With online buying now a way of life among millions of consumers, the temptation to jump in as a seller has never been stronger. Digital consumerism has joined virtually every aspect of living as a go-to venue thanks to the near-universal availability and usage of the internet.
It makes sense that those turning to cyberspace to find out about filling their needs will also be lured into filling them online. Ecommerce growth is an exponential reality in the third decade of the 21st Century, with increasing emphasis on services and goods no one would have imagined 20 years ago.
If you’re tossing around the idea of joining the expanding array of those who conduct commerce over the internet, but are afraid of being lost in a vast universe, there are some intriguing ideas to consider. Perhaps you struck out when first at bat, and are determined to build a sustainable online business. Here are some hot topics finding eager audiences there.
If anything should be clear to new and not-so-new ecommerce merchants, it’s that there are no shortcuts in virtual selling. The wide swath of seemingly limitless buyers offered up by cyberspace is an automatic win for vendors who don’t have a physical presence or an unlimited ad budget, but that means the market is open to millions of others in the same situation.
An emphasis on actualizing goods to attract buyers is growing, and technology is keeping pace. Shoppers increasingly rely on digital devices for purchasing at a time when internet bandwidth is a competitive factor among cellular companies.
But this raises an issue among small-time sellers who aren’t up to speed on taking advantage. Hi-resolution photos, enticing videos, and other elements used to peddle products require effort. The goal is conversion.
Conversion is the process of attracting interested buyers andturning their interest into sales. It’s not a new concept in commerce, but in ecommerce, it’s that much more challenging. If you’re already in business, you have a functioning web site. A good start. But not enough.
Beginners and mid-level merchants should focus on the following areas if they want to play with the big kids. Mastering these will pay off through increased sales, and will build your skill set to a point where you may expand with more creativity through simple imaging.
As we took a break to celebrate Labor Day on September 7th, Particles is taking the week off.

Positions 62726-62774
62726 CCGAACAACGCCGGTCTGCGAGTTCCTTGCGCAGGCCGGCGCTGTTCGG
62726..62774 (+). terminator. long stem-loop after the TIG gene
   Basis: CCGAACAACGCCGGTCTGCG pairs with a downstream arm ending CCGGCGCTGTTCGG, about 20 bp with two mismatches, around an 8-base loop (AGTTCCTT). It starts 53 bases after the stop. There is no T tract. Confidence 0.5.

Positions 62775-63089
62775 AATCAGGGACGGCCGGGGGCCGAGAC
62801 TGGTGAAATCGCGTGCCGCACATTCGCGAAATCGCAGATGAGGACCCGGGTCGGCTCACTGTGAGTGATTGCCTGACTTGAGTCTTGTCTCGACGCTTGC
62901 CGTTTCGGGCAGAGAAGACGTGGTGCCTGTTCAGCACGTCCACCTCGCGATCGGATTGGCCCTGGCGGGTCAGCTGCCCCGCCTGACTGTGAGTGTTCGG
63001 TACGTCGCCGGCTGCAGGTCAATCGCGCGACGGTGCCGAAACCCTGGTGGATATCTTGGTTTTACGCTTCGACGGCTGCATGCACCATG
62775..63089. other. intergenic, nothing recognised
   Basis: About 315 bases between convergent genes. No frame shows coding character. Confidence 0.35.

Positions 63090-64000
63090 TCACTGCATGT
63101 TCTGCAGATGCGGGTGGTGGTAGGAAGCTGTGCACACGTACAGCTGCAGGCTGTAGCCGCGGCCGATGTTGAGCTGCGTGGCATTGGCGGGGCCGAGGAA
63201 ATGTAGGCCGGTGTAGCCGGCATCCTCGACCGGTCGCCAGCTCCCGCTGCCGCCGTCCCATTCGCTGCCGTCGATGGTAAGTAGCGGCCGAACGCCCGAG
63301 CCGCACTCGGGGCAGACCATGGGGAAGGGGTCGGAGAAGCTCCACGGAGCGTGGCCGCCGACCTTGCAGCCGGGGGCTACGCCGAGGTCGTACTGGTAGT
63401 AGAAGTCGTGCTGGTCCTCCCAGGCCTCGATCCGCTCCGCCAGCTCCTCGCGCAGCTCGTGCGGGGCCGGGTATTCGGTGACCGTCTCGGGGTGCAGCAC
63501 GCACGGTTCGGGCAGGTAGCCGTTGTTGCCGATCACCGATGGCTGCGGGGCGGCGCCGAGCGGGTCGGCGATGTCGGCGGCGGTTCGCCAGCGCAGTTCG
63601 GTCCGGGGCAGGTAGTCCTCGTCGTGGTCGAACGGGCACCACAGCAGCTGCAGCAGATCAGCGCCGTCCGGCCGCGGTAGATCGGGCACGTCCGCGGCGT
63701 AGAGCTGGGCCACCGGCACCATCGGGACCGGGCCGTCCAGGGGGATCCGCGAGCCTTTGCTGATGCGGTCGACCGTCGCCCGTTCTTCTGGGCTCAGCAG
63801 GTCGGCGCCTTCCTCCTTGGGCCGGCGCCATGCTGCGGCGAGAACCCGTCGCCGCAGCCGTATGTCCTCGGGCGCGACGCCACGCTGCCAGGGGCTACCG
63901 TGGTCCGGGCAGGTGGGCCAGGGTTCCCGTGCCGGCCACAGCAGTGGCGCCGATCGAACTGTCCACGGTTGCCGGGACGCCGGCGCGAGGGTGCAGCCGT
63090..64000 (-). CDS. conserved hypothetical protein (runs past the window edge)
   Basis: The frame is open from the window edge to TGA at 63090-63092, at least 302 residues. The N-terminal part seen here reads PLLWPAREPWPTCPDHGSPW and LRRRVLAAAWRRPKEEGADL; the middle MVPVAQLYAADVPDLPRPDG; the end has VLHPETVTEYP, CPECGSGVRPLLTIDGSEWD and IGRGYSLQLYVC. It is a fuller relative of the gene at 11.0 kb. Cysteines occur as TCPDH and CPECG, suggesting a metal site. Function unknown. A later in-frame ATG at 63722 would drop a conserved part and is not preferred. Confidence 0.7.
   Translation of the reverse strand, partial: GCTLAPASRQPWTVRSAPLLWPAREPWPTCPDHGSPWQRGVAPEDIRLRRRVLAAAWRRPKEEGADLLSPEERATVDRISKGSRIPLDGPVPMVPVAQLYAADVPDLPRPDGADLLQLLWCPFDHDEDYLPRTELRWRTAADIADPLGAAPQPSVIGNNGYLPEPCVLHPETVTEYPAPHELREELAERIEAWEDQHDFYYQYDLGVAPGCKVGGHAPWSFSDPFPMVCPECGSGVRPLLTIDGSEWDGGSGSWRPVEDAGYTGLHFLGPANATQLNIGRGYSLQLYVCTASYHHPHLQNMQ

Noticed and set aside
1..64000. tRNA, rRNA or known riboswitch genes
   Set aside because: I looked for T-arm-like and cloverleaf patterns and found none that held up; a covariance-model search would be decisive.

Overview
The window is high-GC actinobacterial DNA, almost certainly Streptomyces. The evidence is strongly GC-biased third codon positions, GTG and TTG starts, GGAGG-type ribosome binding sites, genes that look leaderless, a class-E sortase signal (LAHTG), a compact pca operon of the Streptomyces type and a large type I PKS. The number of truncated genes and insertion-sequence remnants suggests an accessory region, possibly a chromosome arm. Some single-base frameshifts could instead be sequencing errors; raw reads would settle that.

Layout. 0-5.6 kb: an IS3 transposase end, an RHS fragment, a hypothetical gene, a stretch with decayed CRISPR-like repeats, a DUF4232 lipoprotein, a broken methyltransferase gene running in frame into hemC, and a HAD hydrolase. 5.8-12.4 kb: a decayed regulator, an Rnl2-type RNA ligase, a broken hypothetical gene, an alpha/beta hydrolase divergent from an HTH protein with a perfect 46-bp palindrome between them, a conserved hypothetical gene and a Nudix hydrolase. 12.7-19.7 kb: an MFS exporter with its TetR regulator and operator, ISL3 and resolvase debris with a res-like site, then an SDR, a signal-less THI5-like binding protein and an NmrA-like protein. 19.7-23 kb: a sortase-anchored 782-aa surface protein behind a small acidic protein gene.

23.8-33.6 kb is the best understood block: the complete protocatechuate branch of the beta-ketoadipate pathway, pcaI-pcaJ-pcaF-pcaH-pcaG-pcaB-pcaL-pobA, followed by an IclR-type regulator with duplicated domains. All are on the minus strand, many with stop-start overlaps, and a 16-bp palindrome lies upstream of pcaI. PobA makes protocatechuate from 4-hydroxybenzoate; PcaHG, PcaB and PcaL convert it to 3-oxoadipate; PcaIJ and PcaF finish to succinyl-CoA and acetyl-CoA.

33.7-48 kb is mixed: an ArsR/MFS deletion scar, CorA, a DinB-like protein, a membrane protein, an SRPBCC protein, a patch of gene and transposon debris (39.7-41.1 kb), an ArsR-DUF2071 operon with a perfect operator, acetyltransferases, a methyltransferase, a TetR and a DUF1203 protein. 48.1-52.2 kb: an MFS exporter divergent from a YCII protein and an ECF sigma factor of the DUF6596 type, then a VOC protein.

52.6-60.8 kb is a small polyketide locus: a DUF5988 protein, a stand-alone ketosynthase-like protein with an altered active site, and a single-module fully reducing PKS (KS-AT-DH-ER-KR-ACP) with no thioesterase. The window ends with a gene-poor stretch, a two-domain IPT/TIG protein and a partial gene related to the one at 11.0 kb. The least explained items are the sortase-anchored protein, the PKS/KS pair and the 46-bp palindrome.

We'll be back on September 17th.
Lost packages. Late packages. Packages lingering in an unknown location within a postal facility. Welcome to ecommerce in 2020.
At a time when a global pandemic shutting down in-person commerce all over the country and even the world, one might think this is a golden opportunity for merchants conducting business online. And it is. With one exception.
Logistical wrangling related to a shakeup at the United States Postal Service have intervened to present a full-scale nightmare scenario for consumers, direct mail marketers, and especially ecommerce vendors of all sizes hoping to get essential and non-essential goods to customers in a better-than-timely manner. In the early stages of the Covid-19 pandemic, delays were anticipated and experienced, but those leveled out as the USPS stepped up.
With the installation of a new Postmaster General in June, the directive is clear: cut costs and increase efficiency, even at the expense of a desperate public. The seismic shift has left analysts, public officials, and especially online shoppers scratching their heads. A provision in the US Constitution sets forth a postal service to be established and monitored by Congress. Its purpose back in the day was to transmit important correspondence from Point A to Point B at a time when planes, trains, and automobiles were more than a century away from reality.
After jockeying for the top spot as a favored shipping service, the USPS competed with UPS, DHL, and FedEx to curry favor. Enter ecommerce giant Amazon, the most prolific internet seller, and the picture changes with a contractual agreement. USPS is the most heavily used service for Amazon and other sellers of all sizes. Even its competitors use USPS for rural deliveries. Now its very future is in question.